How would your company be different if all your employees saw themselves as creative? What if you could give them practical tools to help them turn simple ideas into unforgettable results?
In “Unlocking Creativity in Everyone,” a joint talk with Stephen Voltz and Fritz Grobe, a.k.a. the Coke & Mentos guys, you’ll get an inside look at their creative process, with inspiring (and fun!) examples drawn from their viral videos that have been seen over 150 million times. And they show you how you can put these practical methods into action at your company.
There is a myth that certain people are creative, while others aren’t. But the truth is that the right process unlocks creativity in everyone. With both practicality and playfulness, Stephen and Fritz give your employees a step-by-step process for generating their own innovative ideas and turning those ideas into unforgettable results.
Lawrence Lessig of Stanford University called them “geniuses,” but Stephen and Fritz don’t believe in genius. This presentation emphasizes the value of hard work, with creativity arising not from bolts of inspiration but from dedication and determination.
What if you could get people telling all their friends about your ads? What if your company were the buzz of the Internet?
Michael Donnelly, the Director of Interactive Marketing at Coca-Cola, said that EepyBird Studios’ second viral campaign had, in his words, “the impact of a Super Bowl ad.” In The Viral Video Manifesto, Stephen Voltz and Fritz Grobe, a.k.a. the Coke and Mentos guys, give you the tools to get these kinds of results for your company.
The world of advertising has changed. With DVR’s and online video, now, more than ever, people are skipping the ads or ignoring them altogether. It’s time for brands to stop making ads that people ignore and unlock the power of viral video. It’s time for your company to make ads that people want to watch.
Stephen and Fritz offer the keys to creating contagious content for your brand. These tools enable you to create an emotional connection with consumers—and get them sharing that experience with their friends.
With their first-hand knowledge—creating viral hits for OfficeMax, Coca-Cola, McDonald’s, ABC Family, Blue Man Group, and more—plus the countless hours they’ve spent analyzing YouTube videos (so you don’t have to!), Stephen and Fritz have uncovered what works and what doesn’t in online video.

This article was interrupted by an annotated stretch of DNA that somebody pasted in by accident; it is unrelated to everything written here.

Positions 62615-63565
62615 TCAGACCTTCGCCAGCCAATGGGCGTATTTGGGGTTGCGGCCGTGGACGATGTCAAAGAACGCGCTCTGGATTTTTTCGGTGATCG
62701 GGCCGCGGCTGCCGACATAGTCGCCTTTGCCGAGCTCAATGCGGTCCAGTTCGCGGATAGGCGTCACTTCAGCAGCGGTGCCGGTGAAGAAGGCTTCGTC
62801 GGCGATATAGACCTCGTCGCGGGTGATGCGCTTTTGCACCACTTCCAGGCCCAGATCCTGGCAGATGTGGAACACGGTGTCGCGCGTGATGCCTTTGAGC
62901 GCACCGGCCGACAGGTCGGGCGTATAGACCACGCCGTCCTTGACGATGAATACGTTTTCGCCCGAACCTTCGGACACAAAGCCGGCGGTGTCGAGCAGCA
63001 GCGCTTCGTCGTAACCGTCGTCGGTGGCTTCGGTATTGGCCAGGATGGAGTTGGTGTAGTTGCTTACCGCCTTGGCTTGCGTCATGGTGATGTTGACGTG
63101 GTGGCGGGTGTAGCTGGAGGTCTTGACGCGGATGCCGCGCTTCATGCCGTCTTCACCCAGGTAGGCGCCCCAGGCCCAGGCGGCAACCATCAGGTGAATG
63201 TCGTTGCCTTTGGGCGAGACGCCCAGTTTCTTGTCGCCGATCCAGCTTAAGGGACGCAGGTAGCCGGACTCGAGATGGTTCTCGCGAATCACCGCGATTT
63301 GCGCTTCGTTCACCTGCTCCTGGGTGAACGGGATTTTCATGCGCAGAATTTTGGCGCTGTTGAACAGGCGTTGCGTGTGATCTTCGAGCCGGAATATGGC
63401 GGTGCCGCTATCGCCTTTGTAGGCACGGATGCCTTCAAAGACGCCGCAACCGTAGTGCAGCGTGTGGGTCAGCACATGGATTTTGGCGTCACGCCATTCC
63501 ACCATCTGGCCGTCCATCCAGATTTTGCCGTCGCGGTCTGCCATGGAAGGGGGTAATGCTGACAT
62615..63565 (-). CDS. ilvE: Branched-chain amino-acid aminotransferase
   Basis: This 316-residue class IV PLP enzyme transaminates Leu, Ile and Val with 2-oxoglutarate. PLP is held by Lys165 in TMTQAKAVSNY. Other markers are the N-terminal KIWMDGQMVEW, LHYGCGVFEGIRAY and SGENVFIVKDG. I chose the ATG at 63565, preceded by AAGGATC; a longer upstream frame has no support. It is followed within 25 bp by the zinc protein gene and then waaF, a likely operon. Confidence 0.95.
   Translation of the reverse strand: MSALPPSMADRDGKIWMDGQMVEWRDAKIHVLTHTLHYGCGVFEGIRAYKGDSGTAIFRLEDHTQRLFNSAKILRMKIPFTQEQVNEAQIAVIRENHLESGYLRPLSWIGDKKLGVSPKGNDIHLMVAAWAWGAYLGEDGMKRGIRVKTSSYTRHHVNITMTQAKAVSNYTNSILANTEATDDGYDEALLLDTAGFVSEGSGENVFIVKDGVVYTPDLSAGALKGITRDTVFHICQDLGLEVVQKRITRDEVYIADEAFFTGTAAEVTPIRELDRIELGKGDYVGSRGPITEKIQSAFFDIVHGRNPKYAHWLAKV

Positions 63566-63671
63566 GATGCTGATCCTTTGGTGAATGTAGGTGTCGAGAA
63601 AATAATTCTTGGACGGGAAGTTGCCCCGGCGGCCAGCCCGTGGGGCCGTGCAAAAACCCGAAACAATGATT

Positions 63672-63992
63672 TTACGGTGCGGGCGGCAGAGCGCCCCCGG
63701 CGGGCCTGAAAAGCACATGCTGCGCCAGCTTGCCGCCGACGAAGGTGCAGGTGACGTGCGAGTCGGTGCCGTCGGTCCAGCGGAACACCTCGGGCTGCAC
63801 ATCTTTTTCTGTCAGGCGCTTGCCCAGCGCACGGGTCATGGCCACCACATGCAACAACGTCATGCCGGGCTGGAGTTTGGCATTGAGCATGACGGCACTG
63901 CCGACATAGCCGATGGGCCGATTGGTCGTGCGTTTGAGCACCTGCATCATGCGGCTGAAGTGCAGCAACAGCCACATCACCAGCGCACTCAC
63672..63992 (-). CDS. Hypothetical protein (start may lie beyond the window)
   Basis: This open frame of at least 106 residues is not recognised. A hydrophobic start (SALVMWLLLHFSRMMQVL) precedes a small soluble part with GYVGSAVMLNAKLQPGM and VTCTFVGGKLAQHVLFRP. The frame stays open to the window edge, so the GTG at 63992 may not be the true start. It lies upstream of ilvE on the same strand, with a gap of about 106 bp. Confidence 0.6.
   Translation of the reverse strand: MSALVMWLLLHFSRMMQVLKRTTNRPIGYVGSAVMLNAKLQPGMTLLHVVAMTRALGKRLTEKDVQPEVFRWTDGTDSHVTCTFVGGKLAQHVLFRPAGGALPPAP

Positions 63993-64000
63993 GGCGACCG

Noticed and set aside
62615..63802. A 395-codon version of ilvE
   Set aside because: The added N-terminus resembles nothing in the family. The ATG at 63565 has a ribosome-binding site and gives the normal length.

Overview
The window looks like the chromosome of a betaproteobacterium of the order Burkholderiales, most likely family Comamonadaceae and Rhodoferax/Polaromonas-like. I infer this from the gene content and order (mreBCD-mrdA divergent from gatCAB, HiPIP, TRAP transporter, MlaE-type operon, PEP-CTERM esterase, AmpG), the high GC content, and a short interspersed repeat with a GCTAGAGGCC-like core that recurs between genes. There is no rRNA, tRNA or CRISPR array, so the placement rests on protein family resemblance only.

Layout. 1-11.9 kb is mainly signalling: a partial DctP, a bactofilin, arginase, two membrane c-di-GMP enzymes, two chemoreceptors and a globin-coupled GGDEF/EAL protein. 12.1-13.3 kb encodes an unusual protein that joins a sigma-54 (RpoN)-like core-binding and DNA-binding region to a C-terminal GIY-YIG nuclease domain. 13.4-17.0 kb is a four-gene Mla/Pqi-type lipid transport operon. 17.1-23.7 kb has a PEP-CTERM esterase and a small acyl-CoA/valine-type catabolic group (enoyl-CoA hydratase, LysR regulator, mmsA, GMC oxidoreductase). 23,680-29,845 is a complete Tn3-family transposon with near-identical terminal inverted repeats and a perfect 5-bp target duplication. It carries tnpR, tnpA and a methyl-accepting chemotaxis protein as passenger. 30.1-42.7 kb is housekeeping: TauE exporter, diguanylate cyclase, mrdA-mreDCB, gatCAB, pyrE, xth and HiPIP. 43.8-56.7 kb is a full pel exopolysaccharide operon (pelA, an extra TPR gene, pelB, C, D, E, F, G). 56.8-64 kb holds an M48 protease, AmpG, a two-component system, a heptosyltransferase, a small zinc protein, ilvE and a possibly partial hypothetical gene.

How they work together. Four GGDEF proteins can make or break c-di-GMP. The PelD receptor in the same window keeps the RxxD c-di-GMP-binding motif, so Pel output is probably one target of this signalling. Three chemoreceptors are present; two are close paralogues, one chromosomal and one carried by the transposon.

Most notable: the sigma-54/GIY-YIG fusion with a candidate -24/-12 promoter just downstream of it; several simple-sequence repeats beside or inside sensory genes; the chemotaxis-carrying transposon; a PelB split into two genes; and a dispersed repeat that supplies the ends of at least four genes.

Before Stephen grew up to be a lawyer and a responsible adult, he was inspired to become a performer by the vibrant street performing scene that surrounded him as a kid growing up in San Francisco. He taught himself to juggle at an early age and to eat fire when he was a teenager. Armed with those skills and a few magic tricks, he took to the streets to perform while he was in high school and college. Stephen and his brother John performed at Bay Area tourist attractions including San Francisco’s Fisherman’s Wharf. Their act stood out primarily because it featured a William Tell-like stunt in which Stephen would place an apple on his brother’s back and chop it in half with a two-foot steel machete, wielding the machete so as to slice the apple neatly in two but stopping the blade just in time to avoid maiming his brother. Their mother did not approve. Stephen went on to receive his A.B. from Oberlin College in 1979, where he majored in religion, studied theater, and taught juggling. He received his law degree in 1984 from New York University. After graduation he moved to the Boston area where he has been a trial lawyer ever since with an active practice in both the state and federal courts. He has tried and won leading cases in Massachusetts involving, among other things, sex discrimination in employment, securities fraud and civil racketeering, and the rights of the public in Massachusetts’s beaches.